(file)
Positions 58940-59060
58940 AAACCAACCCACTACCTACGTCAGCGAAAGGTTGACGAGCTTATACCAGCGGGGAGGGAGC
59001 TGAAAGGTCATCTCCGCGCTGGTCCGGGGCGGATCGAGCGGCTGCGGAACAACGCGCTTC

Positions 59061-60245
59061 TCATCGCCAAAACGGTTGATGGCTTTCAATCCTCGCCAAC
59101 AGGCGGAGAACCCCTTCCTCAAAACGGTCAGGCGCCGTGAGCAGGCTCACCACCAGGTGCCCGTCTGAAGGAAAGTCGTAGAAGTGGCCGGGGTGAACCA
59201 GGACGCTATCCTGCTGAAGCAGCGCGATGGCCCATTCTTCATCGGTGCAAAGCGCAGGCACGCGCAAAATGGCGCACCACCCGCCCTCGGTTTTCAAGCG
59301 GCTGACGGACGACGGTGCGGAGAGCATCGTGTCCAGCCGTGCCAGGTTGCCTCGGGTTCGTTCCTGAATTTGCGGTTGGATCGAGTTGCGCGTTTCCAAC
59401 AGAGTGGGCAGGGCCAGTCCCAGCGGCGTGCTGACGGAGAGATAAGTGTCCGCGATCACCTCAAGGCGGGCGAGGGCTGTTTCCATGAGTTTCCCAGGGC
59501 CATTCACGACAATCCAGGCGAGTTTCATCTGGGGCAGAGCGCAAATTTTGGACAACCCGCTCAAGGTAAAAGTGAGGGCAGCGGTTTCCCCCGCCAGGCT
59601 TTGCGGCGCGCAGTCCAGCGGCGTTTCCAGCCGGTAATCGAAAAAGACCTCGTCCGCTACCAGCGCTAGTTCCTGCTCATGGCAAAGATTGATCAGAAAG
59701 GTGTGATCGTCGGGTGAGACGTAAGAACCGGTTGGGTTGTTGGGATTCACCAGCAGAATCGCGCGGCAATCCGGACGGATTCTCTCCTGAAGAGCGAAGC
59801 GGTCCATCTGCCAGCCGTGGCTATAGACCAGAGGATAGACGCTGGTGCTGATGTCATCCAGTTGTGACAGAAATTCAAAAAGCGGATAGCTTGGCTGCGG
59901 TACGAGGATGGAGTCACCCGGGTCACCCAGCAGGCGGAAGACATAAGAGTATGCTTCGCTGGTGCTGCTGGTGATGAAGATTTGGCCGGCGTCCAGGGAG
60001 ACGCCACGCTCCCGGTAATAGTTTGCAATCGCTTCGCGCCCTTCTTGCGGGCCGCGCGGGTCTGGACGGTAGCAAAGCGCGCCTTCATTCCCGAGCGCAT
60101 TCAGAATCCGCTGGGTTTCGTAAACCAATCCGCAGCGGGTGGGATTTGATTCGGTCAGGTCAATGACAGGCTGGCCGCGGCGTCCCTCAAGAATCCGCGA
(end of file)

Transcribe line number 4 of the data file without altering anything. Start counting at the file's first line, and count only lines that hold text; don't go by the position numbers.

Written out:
Positions 59061-60245